In separate research the National Association of State Retirement Administrators, a non-profit association whose members are the directors of the nation’s state, territorial and public retirement systems, has found that state and local governments spend on average 3 per cent of their annual budgets funding their employees’ retirement schemes.
This funding has fallen from a high of more than 4 per cent in the early 1980s, according to the State and Local Governments Spending on Public Employess Retirement Systems report.
The states with the biggest proportion of their budgets going towards public employee retirement benefits were Alaska (6.35 per cent), California (5.98 per cent) and Nevada (5.39 per cent).
The report notes that in these states more than half of public employee payrolls are estimated to be outside social security.
Investment returns have been a particularly thorny issue for DB pension funds, with even minor adjustments to expected-return objectives used to calculate future liabilities that potentially cost state budgets hundreds of millions of dollars.
State-by-state breakdown of the proportion of state budgets allocated to public pension schemes.
SOURCE: Table 1 from NASRA ISSUE BRIEF, February 2012. Accessed March 2012.
Keep the home funds burning
CalPERS is one of several pension funds to recently announce that they would cut their return objective from 7.75 per cent to 7.5 per cent.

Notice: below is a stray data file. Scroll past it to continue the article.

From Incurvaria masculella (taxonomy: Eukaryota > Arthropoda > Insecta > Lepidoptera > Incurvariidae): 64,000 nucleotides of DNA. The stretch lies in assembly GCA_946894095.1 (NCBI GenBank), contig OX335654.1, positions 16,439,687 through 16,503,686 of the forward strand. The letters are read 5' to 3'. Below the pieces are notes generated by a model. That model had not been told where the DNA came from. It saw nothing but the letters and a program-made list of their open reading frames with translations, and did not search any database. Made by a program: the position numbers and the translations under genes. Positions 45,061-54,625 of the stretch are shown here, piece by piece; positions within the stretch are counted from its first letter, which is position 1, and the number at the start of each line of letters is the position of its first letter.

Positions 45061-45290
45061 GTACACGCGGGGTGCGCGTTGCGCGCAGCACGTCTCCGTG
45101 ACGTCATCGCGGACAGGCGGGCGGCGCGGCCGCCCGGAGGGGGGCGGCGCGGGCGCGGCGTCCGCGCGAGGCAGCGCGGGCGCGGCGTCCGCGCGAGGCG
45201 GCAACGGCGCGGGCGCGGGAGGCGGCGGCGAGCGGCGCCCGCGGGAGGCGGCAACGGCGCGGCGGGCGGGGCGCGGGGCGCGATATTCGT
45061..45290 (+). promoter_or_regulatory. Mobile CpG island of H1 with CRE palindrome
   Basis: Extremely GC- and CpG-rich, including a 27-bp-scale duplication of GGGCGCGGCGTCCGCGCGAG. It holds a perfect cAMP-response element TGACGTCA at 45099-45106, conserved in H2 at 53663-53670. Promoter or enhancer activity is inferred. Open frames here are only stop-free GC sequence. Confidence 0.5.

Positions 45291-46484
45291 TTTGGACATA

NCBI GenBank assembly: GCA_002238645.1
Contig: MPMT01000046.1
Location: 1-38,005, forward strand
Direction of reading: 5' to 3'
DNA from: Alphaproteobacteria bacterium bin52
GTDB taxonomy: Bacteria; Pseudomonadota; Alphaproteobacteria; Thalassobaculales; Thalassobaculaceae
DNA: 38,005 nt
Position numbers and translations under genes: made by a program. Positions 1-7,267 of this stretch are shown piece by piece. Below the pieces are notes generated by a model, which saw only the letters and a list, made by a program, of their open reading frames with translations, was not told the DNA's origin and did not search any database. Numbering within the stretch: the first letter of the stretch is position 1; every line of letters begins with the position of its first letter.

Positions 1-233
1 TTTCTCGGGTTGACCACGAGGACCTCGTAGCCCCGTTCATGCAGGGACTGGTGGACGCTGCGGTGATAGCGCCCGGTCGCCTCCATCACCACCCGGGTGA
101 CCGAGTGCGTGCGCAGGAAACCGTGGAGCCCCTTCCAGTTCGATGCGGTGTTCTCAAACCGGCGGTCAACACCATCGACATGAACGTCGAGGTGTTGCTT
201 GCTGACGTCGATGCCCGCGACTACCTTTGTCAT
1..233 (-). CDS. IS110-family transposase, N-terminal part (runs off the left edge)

These changes are predicted to cost the Californian budget – already $9.2 billion in deficit – $165 million per year.
The CalPERS board have also resisted calls from state politicians for the country’s biggest pension fund to invest more in its home state, arguing that it concentrates risk for the $237-billion fund.
The fund seized on the report’s findings, which also analysed the economic effect of DB schemes in all US states.
According to the NIRS study, DB pensions supported more than 300,000 jobs and $52.5 billion in total economic output in California.
California Governor Jerry Brown has proposed sweeping changes to the state’s public pension system, including introducing a hybrid defined benefit/defined contribution scheme for all new hires.
CalPERS chief executive Anne Stausboll says that secure retirement payments were a vital part of the state’s economy. “According to the report, the positive impacts are ‘quantifiable’ not only in real dollar purchases and jobs that benefit the service, retail and health industries, but they also benefit the quality of life that our seniors experience after retirement,” Stausboll says.